Past the picnic areas, you will find the path easy, but maybe not peasy and definitely not paved. Some points may be muddy, so do wear appropriate shoes. We saw people in flip-flops but were happy to have on sturdier footwear. There are some boulders to maneuver, but no real elevation changes. Children will be fine and love scrambling around the rocks, but those with mobility issues may find it a challenge in places.
ANIMALS GRAZING HERE
At the top of the path back at the parking lot, you will pass through a gate. This is an active agriculture area and livestock roams freely on these lands. Bring your dog along? Make sure they are on a leash to protect yourself and the roaming sheep. The breeze carries the tinkling sound of their bells down the hills and adds to the magic of this place. We strain to see them, but they aren’t on this path today.
BACK TO BACK BEACH CRESCENTS
Towards the end of the path, you will spy the first swath of sand to your left. The beach here is less deep, but more protected and the water shallower. This makes it more popular for families who might dare swim in the clear Arctic water on a sunny day. And by “swim” I mean quickly run in, freeze your feet, dunk your head and run back out. The Scandis swear by it. Good for the circulation. Don’t knock it until you try it. We continue down the path on across a meadow to the adjacent purplish sand promenade. On our way over, we discover some of the bell-laden lambs. They ignore us as we circumnavigate them. The bell wearers are big and we aren’t sure how friendly.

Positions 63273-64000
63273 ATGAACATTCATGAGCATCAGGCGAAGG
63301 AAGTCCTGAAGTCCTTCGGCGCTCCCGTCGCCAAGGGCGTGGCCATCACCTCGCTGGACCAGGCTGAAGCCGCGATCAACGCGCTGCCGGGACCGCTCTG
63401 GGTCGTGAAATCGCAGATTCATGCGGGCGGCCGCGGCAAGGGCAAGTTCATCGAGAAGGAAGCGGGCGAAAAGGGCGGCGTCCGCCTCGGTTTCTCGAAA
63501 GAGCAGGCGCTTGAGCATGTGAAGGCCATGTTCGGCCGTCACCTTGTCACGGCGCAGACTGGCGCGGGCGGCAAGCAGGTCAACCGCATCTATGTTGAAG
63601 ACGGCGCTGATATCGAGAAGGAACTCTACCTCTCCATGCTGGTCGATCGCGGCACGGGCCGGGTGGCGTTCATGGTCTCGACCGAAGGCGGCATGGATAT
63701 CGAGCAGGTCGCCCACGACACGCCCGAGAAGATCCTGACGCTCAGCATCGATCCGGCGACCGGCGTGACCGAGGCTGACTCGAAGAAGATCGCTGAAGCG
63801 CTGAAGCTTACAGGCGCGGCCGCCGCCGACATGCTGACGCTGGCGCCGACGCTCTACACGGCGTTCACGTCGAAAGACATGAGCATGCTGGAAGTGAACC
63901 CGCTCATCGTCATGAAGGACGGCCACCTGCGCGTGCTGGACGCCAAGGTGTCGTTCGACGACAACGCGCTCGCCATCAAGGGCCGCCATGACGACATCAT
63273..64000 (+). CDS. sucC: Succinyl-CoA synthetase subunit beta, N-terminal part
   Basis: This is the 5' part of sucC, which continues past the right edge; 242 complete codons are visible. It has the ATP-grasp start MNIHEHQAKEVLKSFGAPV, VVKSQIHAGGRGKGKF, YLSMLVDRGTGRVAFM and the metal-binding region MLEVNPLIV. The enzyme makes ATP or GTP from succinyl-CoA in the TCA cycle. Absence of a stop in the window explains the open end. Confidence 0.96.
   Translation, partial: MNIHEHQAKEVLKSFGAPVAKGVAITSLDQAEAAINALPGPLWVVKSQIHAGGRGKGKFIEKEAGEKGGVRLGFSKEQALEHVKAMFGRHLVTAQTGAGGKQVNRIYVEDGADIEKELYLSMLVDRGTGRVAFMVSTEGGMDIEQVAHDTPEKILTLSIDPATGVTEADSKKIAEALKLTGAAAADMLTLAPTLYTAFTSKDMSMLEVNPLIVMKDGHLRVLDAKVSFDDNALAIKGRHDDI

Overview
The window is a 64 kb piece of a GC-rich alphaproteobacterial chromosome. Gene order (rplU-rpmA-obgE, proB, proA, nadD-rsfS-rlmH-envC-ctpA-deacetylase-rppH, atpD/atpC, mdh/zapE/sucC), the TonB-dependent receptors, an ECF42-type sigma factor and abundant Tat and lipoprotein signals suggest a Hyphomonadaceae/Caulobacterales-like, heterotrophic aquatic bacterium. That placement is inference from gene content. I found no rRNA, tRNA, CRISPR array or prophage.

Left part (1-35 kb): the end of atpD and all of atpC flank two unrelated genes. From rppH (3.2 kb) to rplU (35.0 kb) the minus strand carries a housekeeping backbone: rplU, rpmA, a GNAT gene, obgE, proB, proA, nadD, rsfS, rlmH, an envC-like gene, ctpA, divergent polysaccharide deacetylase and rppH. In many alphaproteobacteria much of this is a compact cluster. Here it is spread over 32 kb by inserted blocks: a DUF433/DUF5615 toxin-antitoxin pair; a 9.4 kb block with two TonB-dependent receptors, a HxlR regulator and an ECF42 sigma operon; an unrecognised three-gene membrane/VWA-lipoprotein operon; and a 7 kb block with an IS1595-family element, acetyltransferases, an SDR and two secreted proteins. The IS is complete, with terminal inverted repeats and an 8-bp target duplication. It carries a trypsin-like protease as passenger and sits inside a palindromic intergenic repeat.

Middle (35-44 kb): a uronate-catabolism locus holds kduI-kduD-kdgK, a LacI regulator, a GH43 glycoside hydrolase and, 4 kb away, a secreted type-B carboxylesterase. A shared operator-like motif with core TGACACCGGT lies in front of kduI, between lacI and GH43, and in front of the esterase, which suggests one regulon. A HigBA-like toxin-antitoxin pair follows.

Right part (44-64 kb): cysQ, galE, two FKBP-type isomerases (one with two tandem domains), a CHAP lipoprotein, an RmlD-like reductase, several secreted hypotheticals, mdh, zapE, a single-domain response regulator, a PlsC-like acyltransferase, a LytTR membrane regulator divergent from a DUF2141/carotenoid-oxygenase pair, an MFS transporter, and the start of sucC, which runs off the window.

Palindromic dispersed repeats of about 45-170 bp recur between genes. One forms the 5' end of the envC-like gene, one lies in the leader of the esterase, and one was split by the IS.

NOTE: Average temperatures for July in Bodø sit around 16°C (60°F). We lucked out with sunny, sunny bluebird skies and 22°C (71°F). In Scandinavia, that’s definitely swimsuit weather! Water temperatures in this area are closer to 11-12°C (about 52°F). Now that’s refreshing! (PS – I’ve dipped when it was between 2-3°C in Denmark. 12°C is definitely doable.)
GARNET PARTICLES GIVE A PURPLE HUE TO THE BEACH